load of regret

Though regret is invisible, it is one of the heaviest loads on the planet. Regret robs you of your joy, your sleep and affects your overall health and well-being. Regret is a universal emotional response experienced when “the outcome of a decision is worse than the outcome of an option foregone.”

Here are 5 ways to shed the heavy load of regret:

1. Show Yourself Some Kindness

load of regret

Having made a bad choice in the past does not mean you are forever doomed to repeat this mistake over and over again. Give yourself permission to tackle a similar situation again with the benefit of experience and hopefully a better understanding about how to react in a more positive fashion.

2. Give Yourself Time to Heal From a Past Regret

load of regret

If your regret is related to a major past decision, you need to give yourself time to heal from the consequences of that choice. Constantly thinking about it and ruminating will keep the negative thoughts and feelings ever-present. Focus on things that will relax, nourish, and energize you in positive ways. In time, the negative emotions will begin to subside.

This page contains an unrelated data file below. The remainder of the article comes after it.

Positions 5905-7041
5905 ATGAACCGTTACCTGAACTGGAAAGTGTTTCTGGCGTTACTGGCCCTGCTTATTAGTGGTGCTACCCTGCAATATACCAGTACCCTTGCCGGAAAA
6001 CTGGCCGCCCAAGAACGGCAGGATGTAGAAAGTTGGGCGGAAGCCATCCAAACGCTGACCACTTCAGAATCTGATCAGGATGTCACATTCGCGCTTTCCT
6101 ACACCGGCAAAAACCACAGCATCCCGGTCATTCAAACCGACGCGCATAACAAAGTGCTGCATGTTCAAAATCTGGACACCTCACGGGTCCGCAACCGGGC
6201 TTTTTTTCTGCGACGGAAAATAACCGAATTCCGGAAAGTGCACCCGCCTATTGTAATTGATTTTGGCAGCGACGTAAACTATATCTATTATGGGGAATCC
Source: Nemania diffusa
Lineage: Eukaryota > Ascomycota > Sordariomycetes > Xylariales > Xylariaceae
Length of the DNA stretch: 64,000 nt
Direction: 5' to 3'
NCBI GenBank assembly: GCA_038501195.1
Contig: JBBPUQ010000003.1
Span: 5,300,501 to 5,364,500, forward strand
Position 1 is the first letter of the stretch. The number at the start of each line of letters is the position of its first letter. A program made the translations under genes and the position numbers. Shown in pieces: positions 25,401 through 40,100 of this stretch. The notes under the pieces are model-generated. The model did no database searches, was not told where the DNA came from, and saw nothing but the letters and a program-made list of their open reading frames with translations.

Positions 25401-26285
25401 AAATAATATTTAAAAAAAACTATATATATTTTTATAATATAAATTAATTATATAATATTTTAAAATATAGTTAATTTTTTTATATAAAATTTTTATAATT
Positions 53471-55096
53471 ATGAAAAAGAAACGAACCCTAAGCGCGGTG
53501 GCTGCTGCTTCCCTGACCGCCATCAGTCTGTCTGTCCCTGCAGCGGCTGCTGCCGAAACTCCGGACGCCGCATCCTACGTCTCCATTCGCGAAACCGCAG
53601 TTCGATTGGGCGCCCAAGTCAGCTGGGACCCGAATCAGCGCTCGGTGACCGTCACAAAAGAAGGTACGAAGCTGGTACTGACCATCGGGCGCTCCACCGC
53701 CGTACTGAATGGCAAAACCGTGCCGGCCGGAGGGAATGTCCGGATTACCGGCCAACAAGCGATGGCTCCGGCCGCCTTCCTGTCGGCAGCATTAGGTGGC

3. Acknowledge what you’re feeling.

Let yourself express those feelings before moving on. Allowing yourself to feel feelings about the past and present is very freeing. says Ward. Many times people rush to forgive when they become aware of what happened to them. Forgiveness is a process and will come in time — sometimes forgiveness is simply being at peace within yourself without having to tell someone you forgive them. Once feelings are expressed and resolved within you, acceptance and moving forward with your life can occur.

4. Distract Yourself 

Focus your mind and energy on a project with an outcome that will make you feel good. Spend time with people you feel comfortable with and who you can candidly talk with. If you are focused on a current positive distraction, you are less apt to ruminate about past regrets.

5. Create a New Set of Goals 

Use the knowledge and experience you gained to make new, realistic goals. Ask yourself if there is anything you can do to repair the old damage, respond to future situations, and create more positive outcomes. Celebrate when you meet a goal. If you learn that a goal you set is not realistic, set a new one within the realm of more realistic possibilities.

References:

Psychology Today 

Choosing Therapy 

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